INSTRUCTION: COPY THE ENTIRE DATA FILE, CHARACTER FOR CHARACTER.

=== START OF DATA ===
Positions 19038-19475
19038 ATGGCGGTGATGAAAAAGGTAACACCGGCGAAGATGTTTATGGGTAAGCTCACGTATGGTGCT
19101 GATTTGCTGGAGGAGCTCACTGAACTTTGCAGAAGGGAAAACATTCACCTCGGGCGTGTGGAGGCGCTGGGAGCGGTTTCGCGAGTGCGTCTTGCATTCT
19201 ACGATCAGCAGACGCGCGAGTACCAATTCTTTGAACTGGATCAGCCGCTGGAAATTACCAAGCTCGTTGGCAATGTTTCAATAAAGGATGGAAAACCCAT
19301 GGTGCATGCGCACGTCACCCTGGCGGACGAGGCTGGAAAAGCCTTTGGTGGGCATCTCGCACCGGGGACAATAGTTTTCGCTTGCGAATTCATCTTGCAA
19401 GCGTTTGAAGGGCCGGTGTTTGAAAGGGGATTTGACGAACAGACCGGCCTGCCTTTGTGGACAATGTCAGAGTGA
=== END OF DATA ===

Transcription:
Positions 19038-19475
19038 ATGGCGGTGATGAAAAAGGTAACACCGGCGAAGATGTTTATGGGTAAGCTCACGTATGGTGCT
19101 GATTTGCTGGAGGAGCTCACTGAACTTTGCAGAAGGGAAAACATTCACCTCGGGCGTGTGGAGGCGCTGGGAGCGGTTTCGCGAGTGCGTCTTGCATTCT
19201 ACGATCAGCAGACGCGCGAGTACCAATTCTTTGAACTGGATCAGCCGCTGGAAATTACCAAGCTCGTTGGCAATGTTTCAATAAAGGATGGAAAACCCAT
19301 GGTGCATGCGCACGTCACCCTGGCGGACGAGGCTGGAAAAGCCTTTGGTGGGCATCTCGCACCGGGGACAATAGTTTTCGCTTGCGAATTCATCTTGCAA
19401 GCGTTTGAAGGGCCGGTGTTTGAAAGGGGATTTGACGAACAGACCGGCCTGCCTTTGTGGACAATGTCAGAGTGA